“Customer experience is not designed in hidden laboratories, it needs to be an open-minded, ongoing process in which the only goal is to improve.”

Margarete Wies, Head of Holistic User Experience, Volkswagen AG.

You have to be prepared for change, there is no innovation without continuous improvement.

There is no consistent definition of innovation. Every industry and every department perceives it differently. How do you define innovation with respect to customer experience?

Over the past decades, customer experience has become more and more established as something not just being accepted, but being evaluated and even questioned by customers.

This is one of the most exciting aspects of customer experience – if you ignore the customer, the customer will soon ignore you.

That means every product and service plays this game. You really need to work hard to maintain standards and to work even harder to stand out.

In order to stand out, you need to innovate. Innovation is the result of three elements combined:

  1. The first element is improvement. There is no innovation without continuously improving.
  2. The second element is process. Innovation in general never ends. It’s an ongoing process, as it aims to always change the current status quo.
  3. The third element is open-mindedness – that means the innovation of customer experience always requires a mindset that is open to innovation.

Customer experience is not designed in hidden laboratories, it needs to be an open-minded, ongoing process in which the only goal is to improve.

Quality, cost and time management is a dominant paradigm in the automotive industry. User experience is not valued in that paradigm. Do you think the time has come for new, more customer-focused and action-based philosophies?

Calling for the impact of disciplines like communication, marketing or even design is a common habit within our industry.

However, there certainly are already companies that make customer experience and such disciplines a top priority – but they also have to achieve budget targets, deadlines and a certain level of quality.

In my opinion, customer experience and the other disciplines are ‘translators’. They translate the product or service into a language that the target group understands. Looked at the other way around, products and services can only be created successfully if they match customers’ demands.

In my view, it is imperative to focus on customer demands. As I said earlier, if you ignore your customers, they will ignore you.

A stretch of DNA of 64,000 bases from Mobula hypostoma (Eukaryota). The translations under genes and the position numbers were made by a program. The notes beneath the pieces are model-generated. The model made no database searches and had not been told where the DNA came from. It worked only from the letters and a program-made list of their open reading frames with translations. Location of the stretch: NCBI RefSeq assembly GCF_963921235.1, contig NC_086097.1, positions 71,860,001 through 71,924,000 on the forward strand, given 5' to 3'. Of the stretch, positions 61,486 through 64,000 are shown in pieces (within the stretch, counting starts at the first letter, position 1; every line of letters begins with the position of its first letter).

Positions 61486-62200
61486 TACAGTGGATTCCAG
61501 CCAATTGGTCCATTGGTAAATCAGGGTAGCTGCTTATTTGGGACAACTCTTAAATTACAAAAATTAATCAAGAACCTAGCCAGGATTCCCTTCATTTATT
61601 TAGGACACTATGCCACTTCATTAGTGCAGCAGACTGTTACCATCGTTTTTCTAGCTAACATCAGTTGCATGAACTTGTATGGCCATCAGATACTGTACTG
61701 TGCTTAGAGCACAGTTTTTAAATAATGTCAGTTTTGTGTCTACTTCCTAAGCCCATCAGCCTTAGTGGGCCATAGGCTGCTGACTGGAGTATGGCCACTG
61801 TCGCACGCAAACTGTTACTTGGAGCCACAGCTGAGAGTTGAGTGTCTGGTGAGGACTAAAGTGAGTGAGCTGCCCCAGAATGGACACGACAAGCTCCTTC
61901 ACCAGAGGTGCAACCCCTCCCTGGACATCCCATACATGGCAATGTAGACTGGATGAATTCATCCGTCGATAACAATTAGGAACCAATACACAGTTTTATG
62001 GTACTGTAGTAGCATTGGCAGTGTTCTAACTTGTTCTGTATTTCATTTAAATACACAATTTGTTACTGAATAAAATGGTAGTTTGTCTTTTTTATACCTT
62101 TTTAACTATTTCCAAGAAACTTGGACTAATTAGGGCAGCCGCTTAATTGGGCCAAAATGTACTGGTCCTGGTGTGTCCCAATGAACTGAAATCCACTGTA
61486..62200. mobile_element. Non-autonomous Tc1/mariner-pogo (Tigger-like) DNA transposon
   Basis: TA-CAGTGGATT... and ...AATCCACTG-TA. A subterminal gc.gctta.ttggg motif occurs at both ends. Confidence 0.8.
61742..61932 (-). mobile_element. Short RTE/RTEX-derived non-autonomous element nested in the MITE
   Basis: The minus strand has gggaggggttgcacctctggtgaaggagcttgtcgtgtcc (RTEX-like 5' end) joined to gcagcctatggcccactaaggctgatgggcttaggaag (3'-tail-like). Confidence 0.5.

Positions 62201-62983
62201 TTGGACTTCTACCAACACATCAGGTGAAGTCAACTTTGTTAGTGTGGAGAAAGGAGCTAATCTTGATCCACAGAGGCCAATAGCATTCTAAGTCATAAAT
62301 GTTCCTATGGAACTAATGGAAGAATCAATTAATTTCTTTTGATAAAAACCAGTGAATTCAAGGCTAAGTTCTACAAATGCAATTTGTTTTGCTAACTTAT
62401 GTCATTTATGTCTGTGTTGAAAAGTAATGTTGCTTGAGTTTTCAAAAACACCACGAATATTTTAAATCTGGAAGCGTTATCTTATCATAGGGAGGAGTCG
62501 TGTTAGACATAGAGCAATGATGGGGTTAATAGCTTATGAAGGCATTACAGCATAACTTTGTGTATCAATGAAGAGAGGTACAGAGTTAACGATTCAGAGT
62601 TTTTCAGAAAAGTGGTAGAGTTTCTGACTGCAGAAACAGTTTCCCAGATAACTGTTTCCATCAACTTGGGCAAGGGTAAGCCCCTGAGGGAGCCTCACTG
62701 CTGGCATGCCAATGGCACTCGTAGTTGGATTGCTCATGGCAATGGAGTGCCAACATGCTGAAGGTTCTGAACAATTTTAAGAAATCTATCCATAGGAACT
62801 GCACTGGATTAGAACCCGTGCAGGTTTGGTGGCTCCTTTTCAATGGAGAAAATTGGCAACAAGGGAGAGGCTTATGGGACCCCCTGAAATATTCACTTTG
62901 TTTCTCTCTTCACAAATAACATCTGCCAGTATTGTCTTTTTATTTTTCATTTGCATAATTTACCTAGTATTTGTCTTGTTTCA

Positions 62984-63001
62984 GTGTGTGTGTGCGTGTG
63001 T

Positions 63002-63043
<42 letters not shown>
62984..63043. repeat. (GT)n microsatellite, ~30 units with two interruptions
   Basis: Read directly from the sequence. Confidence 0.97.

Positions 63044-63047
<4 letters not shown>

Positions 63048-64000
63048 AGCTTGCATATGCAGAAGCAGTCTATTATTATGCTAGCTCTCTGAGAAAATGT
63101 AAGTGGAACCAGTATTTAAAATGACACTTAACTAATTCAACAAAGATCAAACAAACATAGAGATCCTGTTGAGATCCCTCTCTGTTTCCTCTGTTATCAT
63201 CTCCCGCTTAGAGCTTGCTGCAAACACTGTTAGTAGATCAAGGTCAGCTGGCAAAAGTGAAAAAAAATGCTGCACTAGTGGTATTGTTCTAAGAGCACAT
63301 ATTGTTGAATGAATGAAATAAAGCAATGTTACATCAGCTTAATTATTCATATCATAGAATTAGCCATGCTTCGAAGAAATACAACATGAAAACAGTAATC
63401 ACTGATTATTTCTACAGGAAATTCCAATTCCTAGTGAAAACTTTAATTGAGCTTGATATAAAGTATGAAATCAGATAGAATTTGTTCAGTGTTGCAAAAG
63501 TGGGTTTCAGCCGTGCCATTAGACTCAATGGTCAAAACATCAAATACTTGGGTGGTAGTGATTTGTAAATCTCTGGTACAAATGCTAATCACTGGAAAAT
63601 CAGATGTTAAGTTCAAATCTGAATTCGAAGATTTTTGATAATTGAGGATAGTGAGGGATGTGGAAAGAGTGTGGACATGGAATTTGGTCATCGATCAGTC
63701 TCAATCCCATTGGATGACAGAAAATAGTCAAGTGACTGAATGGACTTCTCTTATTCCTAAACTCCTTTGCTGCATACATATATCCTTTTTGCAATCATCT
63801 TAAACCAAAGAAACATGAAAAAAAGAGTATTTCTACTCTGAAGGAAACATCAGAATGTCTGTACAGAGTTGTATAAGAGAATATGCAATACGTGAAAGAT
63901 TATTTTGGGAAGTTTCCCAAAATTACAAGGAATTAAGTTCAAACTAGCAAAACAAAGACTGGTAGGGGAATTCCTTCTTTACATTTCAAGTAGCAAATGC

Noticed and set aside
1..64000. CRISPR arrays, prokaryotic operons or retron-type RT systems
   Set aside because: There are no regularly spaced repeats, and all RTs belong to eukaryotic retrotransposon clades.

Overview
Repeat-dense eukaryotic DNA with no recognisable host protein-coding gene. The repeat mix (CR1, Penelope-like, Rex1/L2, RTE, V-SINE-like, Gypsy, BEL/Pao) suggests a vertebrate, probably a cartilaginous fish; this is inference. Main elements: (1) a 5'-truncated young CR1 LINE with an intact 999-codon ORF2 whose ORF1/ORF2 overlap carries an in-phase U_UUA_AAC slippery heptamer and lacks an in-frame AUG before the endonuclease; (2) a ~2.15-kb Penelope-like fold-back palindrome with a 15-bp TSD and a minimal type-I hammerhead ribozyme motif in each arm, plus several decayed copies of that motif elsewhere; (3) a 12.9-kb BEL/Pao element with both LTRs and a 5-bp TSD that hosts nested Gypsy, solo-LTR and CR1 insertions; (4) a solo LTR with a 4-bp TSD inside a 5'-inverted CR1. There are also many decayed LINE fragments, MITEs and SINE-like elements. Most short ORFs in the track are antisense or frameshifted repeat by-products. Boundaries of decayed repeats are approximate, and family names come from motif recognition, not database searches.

At the end of the day a company needs to be profitable, and that calls for a well-balanced combination of economic and translating factors, including customer experience.

You are Head of Holistic User Experience for the electric mobility product line at Volkswagen AG.

Why is it so important to not only develop products with incremental improvements but also to build innovative and superior value propositions?

Because they sell a vision. And you need to be visionary. Otherwise, you will lose your audience.

Most people need a reason to believe. Elon Musk’s SpaceX, for instance, benefits from the fact that more than 500 people have already travelled in space. People believe that this is possible.

Accordingly, every improvement has to have an anchor in common sense and in today’s situation. Once that is defined, a superior value proposition not only sells a vision, but your product as well.

For my daily business that means connecting the dots, the visions that already exist. At the same time, however, it means questioning the status quo and implementing new visions that help to create superior value propositions in a thoroughly holistic user experience.

It is arguable that user experience and value propositions are very much linked to each other. Where do you see the difference between those approaches and traditional product development?

Those approaches focus on the customer. They established the idea that customers are not only buyers, but also have to live with the product or service. Due to the oversupply of goods, customers are able to choose. And due to the tendency of saturated markets, you can no longer just produce and hope that the customers will like your product.

The traditional style of product development has to widen its scope, to come out of the hidden laboratory and to start a conversation with the company’s customers.

Once that is done, the combination of both worlds will have a really great impact.

What are your personal goals regarding innovation for the next 12 months?

My overall goal is to generate an holistic user experience. An overarching concept that connects all contributing elements, focused on the creation of a common understanding of user experience.

The aim is for this understanding to become an integral part of the development processes at Volkswagen.

My team and I will be working hard on that over the next 12 months and beyond.

About the interviewee:

Margarete Wies is an information technology professional with a Bachelor of Arts, Communication Design BA focused in Communication/ UI Design from University of Applied Sciences Schwäbisch Gmünd, Germany. She worked at Daimler for many years in different positions involved with UX Design including, Vice President Advanced UX Design and now she is currently leading the Head of Holistic User Experience at Volkswagen AG. She is currently implementing her expertise on the Volkswagen’s project “TOGETHER – Strategy 2025.” The user experience will be a key factor for the adoption cycle of this future business model.

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